The widespread misconception that there are no proven treatments for Ebola virus disease has meant that simple treatments - especially intravenous fluids and electrolytes, which could reduce the number of deaths caused by the virus - have been neglected, according to a new Comment, published in The Lancet.
Dr Ian Roberts from the London School of Hygiene & Tropical Medicine, UK, and Dr Anders Perner, intensive care specialist at the University of Copenhagen, Denmark, write that, "It is often stated that there are no proven therapies for Ebola virus disease but that potential treatments, including blood products, immune therapies, and antiviral drugs, are being evaluated. This view is inaccurate."
"Ebola virus disease is a febrile illness with severe gastrointestinal symptoms. Nausea, vomiting, and diarrhoea cause profound water and electrolyte depletion leading to circulatory collapse and death...Whereas many patients with Ebola virus disease receive oral rehydration and some electrolyte substitution, the use of intravenous fluids and electrolytes varies and it is likely that many patients die from deficiencies in fluid volume and electrolytes."
Implementation of practical protocols for managing fluids and electrolytes has not been given sufficient priority, say the authors, adding that this could substantially reduce the death rate. And in situations where there is uncertainty about the best way to treat patients, the authors call for rigorous clinical trials. "Before assuming that west Africans will reject the benefits of high quality clinical research we should first seek their opinions," say the authors.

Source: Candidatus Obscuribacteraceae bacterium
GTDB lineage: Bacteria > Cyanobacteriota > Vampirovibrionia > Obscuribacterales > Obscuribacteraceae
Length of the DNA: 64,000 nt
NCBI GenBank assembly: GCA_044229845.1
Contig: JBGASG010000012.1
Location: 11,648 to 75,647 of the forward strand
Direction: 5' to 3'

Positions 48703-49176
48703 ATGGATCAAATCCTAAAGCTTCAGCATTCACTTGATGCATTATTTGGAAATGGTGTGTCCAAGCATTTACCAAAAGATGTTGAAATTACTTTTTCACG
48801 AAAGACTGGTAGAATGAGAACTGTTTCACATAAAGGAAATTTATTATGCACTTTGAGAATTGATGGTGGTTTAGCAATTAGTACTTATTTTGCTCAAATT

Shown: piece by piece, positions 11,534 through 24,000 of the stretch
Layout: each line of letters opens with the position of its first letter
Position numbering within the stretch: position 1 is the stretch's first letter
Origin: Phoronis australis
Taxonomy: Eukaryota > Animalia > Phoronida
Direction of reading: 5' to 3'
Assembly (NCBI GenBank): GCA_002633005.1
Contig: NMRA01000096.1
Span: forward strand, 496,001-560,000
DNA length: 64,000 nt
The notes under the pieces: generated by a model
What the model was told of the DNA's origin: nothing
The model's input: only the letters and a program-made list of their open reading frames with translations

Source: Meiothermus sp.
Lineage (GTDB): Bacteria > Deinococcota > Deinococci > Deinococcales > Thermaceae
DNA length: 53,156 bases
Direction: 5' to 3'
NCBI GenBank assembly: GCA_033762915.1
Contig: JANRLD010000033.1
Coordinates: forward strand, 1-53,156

They conclude that, "A stronger policy focus on providing effective care for patients with Ebola virus disease is not only a humanitarian imperative, but could also help to bring the epidemic under control. Patients cared for in Ebola treatment centres are less likely to infect other people than those cared for in the community. However, Ebola treatment centres must be more than a setting for quarantine. Patients will be reluctant to attend treatment centres unless the care they receive from them is superior to the care provided by family members. Treatment centres must be a setting where the best information is applied in the interest of improving patient outcomes, and where valid information is generated in the interests of future patients."